Ewurakua> At the start of the pandemic, I felt artistically stagnant. But then Mother Nature threw my family some heavy curveballs and I realised how unpredictable life could be. That gave me this internal push to not just leave the idea on a shelf, to just create and follow through.
LBB> A signature of your work seems to be appearing - creating beautiful still portraits with the cast - which breaks up and punctuates the more dynamic footage. What inspired this technique?
Ewurakua> A long time ago my uncle came to visit us from Paris. He doesn’t speak a word of English and I don't speak French, but I loved hanging out with him because we both loved film. He carried around this camera and would hold it down at his side, never looking at the lens. He’d walk around like that, snapping photos of random things and stranger people - never checking the lens prior to the shot. Then, he’d look at the photos and make up scenarios about the people or things he captured on his walks. As my aunt translated, I’d try to make my own stories up at the same time, to see if our interpretation would ever be the same.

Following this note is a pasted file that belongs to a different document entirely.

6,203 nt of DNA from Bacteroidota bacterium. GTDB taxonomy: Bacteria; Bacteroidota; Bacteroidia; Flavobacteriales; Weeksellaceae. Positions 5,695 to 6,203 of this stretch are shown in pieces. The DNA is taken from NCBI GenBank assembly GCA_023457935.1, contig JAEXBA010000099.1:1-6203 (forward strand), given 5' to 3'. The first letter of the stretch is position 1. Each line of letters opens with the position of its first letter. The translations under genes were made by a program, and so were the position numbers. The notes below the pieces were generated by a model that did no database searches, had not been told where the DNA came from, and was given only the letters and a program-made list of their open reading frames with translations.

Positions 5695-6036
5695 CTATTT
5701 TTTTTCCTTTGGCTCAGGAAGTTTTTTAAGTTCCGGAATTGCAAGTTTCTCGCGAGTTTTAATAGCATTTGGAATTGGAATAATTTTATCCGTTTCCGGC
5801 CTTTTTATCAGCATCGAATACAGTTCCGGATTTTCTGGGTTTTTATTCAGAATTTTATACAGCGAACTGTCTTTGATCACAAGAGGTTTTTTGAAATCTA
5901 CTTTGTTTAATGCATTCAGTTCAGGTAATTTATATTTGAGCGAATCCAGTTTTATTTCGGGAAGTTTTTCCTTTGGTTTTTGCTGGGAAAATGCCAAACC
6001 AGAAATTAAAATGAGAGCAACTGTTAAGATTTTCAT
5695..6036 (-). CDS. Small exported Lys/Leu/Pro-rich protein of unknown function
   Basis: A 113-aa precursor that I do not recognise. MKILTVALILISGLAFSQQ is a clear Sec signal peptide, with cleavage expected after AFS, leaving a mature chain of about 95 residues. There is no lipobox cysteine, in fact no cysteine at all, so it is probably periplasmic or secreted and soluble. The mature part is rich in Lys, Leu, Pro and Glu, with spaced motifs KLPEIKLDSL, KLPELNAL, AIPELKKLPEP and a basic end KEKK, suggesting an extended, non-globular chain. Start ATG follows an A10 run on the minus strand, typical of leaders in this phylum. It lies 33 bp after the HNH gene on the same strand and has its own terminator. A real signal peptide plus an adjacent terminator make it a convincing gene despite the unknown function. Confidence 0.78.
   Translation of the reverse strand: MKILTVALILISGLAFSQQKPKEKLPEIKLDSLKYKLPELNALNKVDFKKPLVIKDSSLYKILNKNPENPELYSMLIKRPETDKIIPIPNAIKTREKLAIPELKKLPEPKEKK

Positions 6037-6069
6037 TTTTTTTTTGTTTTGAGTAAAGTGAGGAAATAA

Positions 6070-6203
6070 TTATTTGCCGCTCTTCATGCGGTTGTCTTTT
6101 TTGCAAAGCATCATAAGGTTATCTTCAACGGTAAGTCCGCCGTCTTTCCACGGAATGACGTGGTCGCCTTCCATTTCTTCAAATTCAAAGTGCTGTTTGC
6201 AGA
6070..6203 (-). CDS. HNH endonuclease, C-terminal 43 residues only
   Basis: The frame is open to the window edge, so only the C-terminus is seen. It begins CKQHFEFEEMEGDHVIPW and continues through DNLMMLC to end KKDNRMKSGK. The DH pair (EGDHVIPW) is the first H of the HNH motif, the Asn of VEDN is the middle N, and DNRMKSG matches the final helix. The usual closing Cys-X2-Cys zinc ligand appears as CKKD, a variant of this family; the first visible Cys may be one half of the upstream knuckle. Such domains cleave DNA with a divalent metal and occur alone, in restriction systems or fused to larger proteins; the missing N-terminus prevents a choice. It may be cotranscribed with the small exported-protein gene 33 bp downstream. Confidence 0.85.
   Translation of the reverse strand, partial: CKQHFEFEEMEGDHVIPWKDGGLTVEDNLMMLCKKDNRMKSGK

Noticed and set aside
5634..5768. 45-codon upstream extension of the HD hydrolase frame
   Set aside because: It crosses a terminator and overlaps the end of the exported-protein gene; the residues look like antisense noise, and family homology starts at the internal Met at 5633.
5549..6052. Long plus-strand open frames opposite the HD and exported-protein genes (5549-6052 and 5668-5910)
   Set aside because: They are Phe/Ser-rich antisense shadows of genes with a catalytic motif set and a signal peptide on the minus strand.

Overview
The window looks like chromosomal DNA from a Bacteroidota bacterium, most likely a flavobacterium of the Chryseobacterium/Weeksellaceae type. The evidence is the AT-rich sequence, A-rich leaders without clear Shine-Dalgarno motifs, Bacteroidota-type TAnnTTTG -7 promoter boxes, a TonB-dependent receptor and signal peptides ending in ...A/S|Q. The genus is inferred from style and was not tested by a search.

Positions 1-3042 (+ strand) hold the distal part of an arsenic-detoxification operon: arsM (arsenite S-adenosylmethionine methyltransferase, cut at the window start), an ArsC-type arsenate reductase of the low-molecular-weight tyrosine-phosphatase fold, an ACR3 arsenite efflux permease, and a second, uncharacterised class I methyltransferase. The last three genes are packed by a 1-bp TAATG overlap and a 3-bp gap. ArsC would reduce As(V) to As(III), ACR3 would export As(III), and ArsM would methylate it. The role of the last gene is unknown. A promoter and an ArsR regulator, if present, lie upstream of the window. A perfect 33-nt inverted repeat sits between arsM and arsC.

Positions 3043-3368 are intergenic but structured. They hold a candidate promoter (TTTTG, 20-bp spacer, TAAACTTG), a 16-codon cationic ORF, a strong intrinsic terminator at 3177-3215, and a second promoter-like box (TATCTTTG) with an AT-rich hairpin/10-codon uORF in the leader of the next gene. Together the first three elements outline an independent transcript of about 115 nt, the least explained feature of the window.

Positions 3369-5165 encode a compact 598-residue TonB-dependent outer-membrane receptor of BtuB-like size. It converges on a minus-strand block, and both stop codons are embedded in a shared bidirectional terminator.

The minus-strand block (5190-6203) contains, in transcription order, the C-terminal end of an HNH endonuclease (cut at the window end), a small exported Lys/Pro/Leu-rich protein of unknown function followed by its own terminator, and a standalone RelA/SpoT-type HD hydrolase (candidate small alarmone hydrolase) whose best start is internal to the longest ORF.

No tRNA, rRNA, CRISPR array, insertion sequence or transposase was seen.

I started to study random photo journals online and practice creating storylines around them - what happened before and after the photo was taken. I brought this approach into my filmmaking and my ideas, starting with a still portrait, and crafting the moments around it: the life before and after the photo.
LBB> The hair and makeup in Gold Token is beautiful, who did you work with on that and what direction did you want to go in?
Ewurakua> My girl Camila Olses! She was a gem! I actually met her through my producer who had worked with her often - get this - as his AD! She had never actually done set makeup before, this was her first time ever.
She really loved doing makeup on herself and friends for fun and he noticed and asked her if she was interested in this project. We had a couple of phone calls and I went through my ideas with her. I really wanted to bring the pearl motif from TTGTLLM back into this project to link the worlds together. For the actual positions of the pearls I drew inspiration from Allure and really talented Instagram users. Unfortunately a few of the pics I was inspired by never credited the original artist. So I’ve been trying to track them down ever since and let them know how cool they are and show them the film.
A few people have asked if the pearl placement has some cultural or special significance. The answer is no. Only the pearls themselves - “You are priceless pearls fallen upwards from the seas” - this is the line from TTGTLLM I was bringing back.
LBB> Why did you decide to collaborate with Adeleke Ode again on the music?